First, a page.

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Jera
« Reply #9 on: November 19, 2004 08:54:38 AM »

http://www.purloneknitone.com/
 I think their totes are ideal for me.
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kba
« Reply #10 on: November 19, 2004 09:05:43 AM »

I would suggest making the outside bottom out of something water resitant.  If you live in a climate that the white stuff falls from the sky, you know about salt stains.  This protective layer would be helpful on the bus or a floor where it may be set down.  Nothig is as unsightly a slushy salt stain on something your worked hard on.  Even if you're not one of the lucky ones to get snow, I'm sure it rains in your area and soggy yarn....
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Jera
« Reply #11 on: November 20, 2004 05:43:16 PM »

kba,

Do you think polyester would work?
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Shawnkyr
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« Reply #12 on: November 20, 2004 06:39:51 PM »

Ooo, ooo, Gina--it must be free standing!!  Like a portable knitting basket made of canvas with tons of clear pockets!  And see, the handles turn down and make the frame and legs!  And a pattern pocket!

I have been thinking about this.  I have a friend with one that I love love love--it's an awesome knitting bag.  Good luck with this noble endeavor.
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kba
« Reply #13 on: November 20, 2004 07:23:14 PM »

kba,

Do you think polyester would work?

I don't see why not, that would wipe off easy and not wick the water up as fast?Huh  I was thinking even something along the lines of an oil cloth, or a thin viynal ( is that how is spelt?,it looks funny???) Anyway that's what i was thinkin'.
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pumpkingirl
« Reply #14 on: November 28, 2004 08:06:35 PM »

I am in the midst of making this bag:

http://www.artofthemidwest.com/amybutler/pattern_display.phtml?id=7

by Amy Butler (maker of awesome fabric) for my mom's knitting stuff. I think the pattern is VERY difficult (without really needing to be), but it's really a pretty nice bag with lots of pockets and places to put needles and patterns and stuff. You could easily modify it and make it up as you go along and it would fit your knitting needs plus not be as complicated as this pattern makes it.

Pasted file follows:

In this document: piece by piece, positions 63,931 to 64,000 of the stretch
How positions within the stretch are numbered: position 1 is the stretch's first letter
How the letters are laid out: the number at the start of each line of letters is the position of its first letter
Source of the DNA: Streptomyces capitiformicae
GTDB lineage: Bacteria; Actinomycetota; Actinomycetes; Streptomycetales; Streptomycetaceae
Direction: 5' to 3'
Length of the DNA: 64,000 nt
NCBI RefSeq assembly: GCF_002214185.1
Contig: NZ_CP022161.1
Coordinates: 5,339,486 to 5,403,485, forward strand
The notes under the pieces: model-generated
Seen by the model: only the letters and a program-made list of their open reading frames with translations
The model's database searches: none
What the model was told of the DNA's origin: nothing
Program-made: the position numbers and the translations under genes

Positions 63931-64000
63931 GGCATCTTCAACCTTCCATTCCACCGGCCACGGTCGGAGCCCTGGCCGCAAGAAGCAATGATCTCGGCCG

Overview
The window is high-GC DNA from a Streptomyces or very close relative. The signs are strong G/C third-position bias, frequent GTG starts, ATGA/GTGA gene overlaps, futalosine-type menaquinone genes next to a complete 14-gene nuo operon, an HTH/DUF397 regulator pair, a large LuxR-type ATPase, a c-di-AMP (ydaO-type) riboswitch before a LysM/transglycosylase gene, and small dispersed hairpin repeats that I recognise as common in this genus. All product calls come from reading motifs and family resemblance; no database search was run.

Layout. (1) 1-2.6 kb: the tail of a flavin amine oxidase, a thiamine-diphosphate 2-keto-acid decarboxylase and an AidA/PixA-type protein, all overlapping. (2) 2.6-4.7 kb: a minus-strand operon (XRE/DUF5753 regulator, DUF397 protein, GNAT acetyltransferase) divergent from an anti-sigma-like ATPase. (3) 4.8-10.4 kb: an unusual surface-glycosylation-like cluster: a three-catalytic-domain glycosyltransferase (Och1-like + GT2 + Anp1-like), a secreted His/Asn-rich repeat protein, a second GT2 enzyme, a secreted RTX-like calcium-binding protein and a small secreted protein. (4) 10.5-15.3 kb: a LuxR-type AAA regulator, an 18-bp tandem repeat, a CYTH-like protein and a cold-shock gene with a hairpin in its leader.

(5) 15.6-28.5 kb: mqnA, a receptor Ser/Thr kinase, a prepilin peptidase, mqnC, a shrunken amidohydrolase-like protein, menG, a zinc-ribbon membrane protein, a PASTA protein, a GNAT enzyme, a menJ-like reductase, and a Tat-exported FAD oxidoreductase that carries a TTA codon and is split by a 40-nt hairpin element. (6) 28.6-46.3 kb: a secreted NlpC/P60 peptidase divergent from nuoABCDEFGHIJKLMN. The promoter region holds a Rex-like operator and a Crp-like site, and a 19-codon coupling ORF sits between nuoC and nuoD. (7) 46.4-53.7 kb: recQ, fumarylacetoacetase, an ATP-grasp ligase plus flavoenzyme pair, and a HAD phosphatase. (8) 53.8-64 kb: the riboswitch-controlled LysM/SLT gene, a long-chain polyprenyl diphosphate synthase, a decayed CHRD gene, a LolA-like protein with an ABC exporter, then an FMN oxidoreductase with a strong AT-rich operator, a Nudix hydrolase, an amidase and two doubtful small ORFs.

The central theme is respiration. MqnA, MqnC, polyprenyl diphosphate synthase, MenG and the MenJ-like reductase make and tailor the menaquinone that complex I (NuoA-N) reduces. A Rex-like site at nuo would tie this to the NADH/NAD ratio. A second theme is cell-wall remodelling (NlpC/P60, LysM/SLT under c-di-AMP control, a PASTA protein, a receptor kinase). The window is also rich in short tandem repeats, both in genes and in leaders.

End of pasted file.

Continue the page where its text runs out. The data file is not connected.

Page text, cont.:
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Goddess
« Reply #15 on: November 28, 2004 08:13:09 PM »

have I mentioned that I love Amy butler? I just love her stuff! please do post when y'all are done with these projects...I can't wait to see em!
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Jera
« Reply #16 on: November 29, 2004 08:55:35 PM »

Well I started to make a bag using the polyester....and I hate that material now!!!  Sad
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deety
« Reply #17 on: November 30, 2004 04:23:31 PM »

I have some material that I'm dying to use for a knitting bag, but the problem is that I can't sew well enough to make one to suit me. I could probably make a generic tote, but I'd want one with lining, lots of pockets, and a reinforced bottom. I've been thinking about trying to find someone that makes custom ones in cool styles and paying them to make me one with my fabric.

The fabric is so foxy. It's mostly pink, with pink bubbles and little blue rocket ships. It looks like material meant for the room of a baby nerd girl. I only have a little of it that I got on clearance a few years ago, so I'd hate to risk trying to make the bag myself and mucking it up.
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pumpkingirl
« Reply #18 on: November 30, 2004 06:38:00 PM »

okay gang, here's the Amy Butler Craft Tote I made with scrap fabric (not Amy Butler fabric). It was a little complicated, but I think it turned out pretty cool. It's heavy duty and has lots of pockets. The front folds out for needles and the back has a pin keeper that tucks into the pocket. Pretty well designed if ya ask me!


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greenfish
« Reply #19 on: November 30, 2004 07:03:17 PM »

That looks like a lot of works, good for you! I'd probably get pissed off and throw it at a wall.. it looks nice Smiley
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libra
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« Reply #20 on: November 30, 2004 07:14:14 PM »

I posted about this in the stich n botch thread, but I made a knitting bag, and for some reason I didnt see any problem with using velcro on it.

Yarn has some natural affinity to velcro.  Yarn is attracted to the sexy velcro, but velcro hates the soft hearted yarn.  And then....they fight to the death.  It's very ugly. Someday we will see it documented on the Discovery channel...."When velcro attacks!"
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pumpkingirl
« Reply #21 on: November 30, 2004 07:19:21 PM »

I posted about this in the stich n botch thread, but I made a knitting bag, and for some reason I didnt see any problem with using velcro on it.

Yarn has some natural affinity to velcro.  Yarn is attracted to the sexy velcro, but velcro hates the soft hearted yarn.  And then....they fight to the death.  It's very ugly. Someday we will see it documented on the Discovery channel...."When velcro attacks!"
Geez, yeah, that is totally true. The only saving grace might be that the part you'll put your yarn in (the large part of the bag) doesn't close with velcro. But, it certainly will be a dual on the verge of breaking out at any moment. My poor unsuspecting mom! She'll be the recipient, so I'll let her referee.  Grin